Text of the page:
Here, in order from the left, are Delia Sherman, Susan Cooper, Garth Nix, Neil Gaiman (at the back, heading towards his seat), Will Hill and Holly Black, taking part in a panel at the World Fantasy Conference 2013, which as you probably know was held in Brighton over last weekend. What they were discussing provoked a good deal of passionate comment from the audience, both agreement and disagreement – most of which remained pretty much inaudible, as for some unknown reason the massive conference hall floor was not provided with roving mikes.
The subject under discussion was: "The Next Generation: Are All the Best Genre Books Now YA?" and the explanation ran: "Over the past decade the young adult market has seen a huge boom in genre titles and readers, in no small way helped by the Harry Potter series, The Hunger Games and the works of Philip Pullman and Neil Gaiman. What has caused this surge amongst younger readers, and can it be used to keep them reading into adulthood?" However, as these things tend to do, the discussion veered away into a conversation about the nature of YA fiction: what it is and what it isn't, and what makes it what it is.
So when is a book YA? It's not easy to say. Perhaps it's simply when the protagonist is a teenager or young adult. So does that make 'The Catcher in the Rye' a YA book? Discuss... But is 'To Kill a Mocking Bird' a children's book, just because Scout, the point of view character, is a child? Clearly not: so it's not as straightforward as that.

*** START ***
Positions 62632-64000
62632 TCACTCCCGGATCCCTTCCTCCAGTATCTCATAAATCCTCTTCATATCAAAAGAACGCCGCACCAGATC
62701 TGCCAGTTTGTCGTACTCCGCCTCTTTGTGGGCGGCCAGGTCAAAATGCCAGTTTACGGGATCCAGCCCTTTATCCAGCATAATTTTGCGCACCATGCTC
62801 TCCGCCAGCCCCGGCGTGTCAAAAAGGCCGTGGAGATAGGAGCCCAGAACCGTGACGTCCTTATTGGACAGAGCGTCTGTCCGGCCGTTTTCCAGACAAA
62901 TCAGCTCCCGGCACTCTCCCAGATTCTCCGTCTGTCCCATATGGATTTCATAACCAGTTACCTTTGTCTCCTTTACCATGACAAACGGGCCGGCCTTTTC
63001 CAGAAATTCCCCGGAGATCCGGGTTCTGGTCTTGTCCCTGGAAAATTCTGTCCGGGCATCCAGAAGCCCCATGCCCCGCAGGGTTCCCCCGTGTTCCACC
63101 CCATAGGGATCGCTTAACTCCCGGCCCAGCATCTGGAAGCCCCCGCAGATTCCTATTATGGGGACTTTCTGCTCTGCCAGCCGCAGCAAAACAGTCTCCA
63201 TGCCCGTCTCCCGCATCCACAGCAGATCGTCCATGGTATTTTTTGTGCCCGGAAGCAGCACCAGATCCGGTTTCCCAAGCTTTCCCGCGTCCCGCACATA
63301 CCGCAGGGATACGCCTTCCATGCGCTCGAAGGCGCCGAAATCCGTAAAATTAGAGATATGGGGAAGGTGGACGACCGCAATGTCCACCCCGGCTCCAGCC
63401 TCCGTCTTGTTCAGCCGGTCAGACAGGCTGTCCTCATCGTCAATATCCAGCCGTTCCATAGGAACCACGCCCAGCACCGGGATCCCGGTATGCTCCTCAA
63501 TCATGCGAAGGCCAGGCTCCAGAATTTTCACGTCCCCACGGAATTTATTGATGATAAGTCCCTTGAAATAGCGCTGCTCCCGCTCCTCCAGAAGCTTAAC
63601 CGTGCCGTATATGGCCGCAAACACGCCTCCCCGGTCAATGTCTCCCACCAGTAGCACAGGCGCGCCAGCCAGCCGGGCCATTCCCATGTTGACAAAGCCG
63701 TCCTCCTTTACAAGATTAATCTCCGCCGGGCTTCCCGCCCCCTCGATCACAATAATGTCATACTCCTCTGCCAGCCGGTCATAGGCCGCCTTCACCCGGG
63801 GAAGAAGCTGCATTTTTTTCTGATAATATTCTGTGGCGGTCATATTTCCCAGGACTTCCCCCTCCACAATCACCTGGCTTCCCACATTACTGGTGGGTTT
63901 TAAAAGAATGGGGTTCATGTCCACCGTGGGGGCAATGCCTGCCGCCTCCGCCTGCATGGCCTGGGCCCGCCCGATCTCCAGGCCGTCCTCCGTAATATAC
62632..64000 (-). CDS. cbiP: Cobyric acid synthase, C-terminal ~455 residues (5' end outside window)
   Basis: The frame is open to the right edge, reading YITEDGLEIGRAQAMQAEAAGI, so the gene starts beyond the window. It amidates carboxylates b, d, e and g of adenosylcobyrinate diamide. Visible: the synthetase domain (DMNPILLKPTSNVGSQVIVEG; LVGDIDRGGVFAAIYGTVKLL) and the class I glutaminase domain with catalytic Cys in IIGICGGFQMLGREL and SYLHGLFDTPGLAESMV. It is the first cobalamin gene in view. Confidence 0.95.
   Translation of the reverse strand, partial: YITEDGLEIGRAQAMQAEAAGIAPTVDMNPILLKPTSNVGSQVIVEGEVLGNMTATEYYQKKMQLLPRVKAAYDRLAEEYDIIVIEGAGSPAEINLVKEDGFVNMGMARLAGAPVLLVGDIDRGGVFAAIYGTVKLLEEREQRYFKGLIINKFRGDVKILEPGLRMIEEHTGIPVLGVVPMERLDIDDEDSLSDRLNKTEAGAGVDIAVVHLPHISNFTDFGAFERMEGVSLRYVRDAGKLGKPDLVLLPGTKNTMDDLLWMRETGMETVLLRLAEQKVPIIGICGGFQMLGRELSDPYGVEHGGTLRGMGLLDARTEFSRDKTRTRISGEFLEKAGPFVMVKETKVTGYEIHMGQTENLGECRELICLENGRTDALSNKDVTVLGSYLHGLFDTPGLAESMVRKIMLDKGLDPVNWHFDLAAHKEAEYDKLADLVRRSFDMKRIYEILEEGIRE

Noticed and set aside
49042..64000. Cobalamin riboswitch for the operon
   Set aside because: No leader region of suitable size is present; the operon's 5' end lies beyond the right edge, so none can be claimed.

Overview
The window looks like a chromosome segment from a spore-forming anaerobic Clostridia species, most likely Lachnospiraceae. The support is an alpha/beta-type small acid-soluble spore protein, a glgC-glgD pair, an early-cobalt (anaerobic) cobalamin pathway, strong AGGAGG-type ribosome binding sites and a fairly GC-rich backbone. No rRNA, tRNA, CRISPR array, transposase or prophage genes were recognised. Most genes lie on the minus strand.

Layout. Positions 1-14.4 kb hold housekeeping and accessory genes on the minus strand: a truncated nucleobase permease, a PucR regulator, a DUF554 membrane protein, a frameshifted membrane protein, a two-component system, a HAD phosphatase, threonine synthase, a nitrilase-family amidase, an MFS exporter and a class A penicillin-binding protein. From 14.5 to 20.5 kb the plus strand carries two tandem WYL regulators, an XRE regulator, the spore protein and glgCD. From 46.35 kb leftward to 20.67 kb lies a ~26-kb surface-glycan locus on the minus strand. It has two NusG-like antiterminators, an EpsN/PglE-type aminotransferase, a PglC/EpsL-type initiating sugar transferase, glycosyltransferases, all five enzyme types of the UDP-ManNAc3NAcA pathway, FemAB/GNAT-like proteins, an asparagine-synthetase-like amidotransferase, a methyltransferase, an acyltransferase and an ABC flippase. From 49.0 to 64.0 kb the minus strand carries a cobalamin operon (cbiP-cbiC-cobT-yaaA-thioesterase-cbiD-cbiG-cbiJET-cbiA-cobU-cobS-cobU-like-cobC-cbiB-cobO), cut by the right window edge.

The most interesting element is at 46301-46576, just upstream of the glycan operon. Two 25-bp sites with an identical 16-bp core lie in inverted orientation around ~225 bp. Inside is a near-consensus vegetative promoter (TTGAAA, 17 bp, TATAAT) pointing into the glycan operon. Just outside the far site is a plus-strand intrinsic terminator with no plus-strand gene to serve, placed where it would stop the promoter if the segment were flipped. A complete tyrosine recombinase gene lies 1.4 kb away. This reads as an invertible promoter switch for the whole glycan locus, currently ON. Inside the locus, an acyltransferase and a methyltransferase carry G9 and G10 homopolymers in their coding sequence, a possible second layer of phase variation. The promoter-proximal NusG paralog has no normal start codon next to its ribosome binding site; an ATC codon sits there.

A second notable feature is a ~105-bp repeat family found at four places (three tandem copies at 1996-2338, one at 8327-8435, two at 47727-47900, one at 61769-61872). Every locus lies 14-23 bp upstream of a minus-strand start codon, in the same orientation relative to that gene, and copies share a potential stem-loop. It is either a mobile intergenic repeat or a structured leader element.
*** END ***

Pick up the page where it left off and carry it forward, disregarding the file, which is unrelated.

Moreover, is YA fiction a new phenomenon? Other members of the panel were in broad agreement with Neil Gaiman when he said - I paraphrase - that YA is a new genre, and that in his youth and that of most of us, we sprang from reading children's books straight into adult fiction, especially genre fiction. Teenagers were not especially catered for.
|Deep in discussion - CJ Busby and Elizabeth Wein; Kathleen Jennings listening behind|
Some of the people sitting around me wanted to question or at least qualify this - but it's difficult to make a nuanced point while effectively yelling from the fifteenth row. Elizabeth Wein, sitting behind me, pointed out that maybe the perceived absence of YA fiction in the 60's and 70's is more about categorisation than actual fact. She pointed to books such as KM Peyton's Flambards series (in which the heroine grows up, elopes, marries, is widowed, remarries twice, has a child, loses a child...), Rosemary Sutcliff's historical novels, published as children's books, but always with young adult heroes - and Ursula K Le Guin's Earthsea novels in which the main characters start out as young adults and eventually even grow old.
So if ‘Young Adult’ is a new category, maybe this is only true in the sense that the idea been newly created: the books were always there.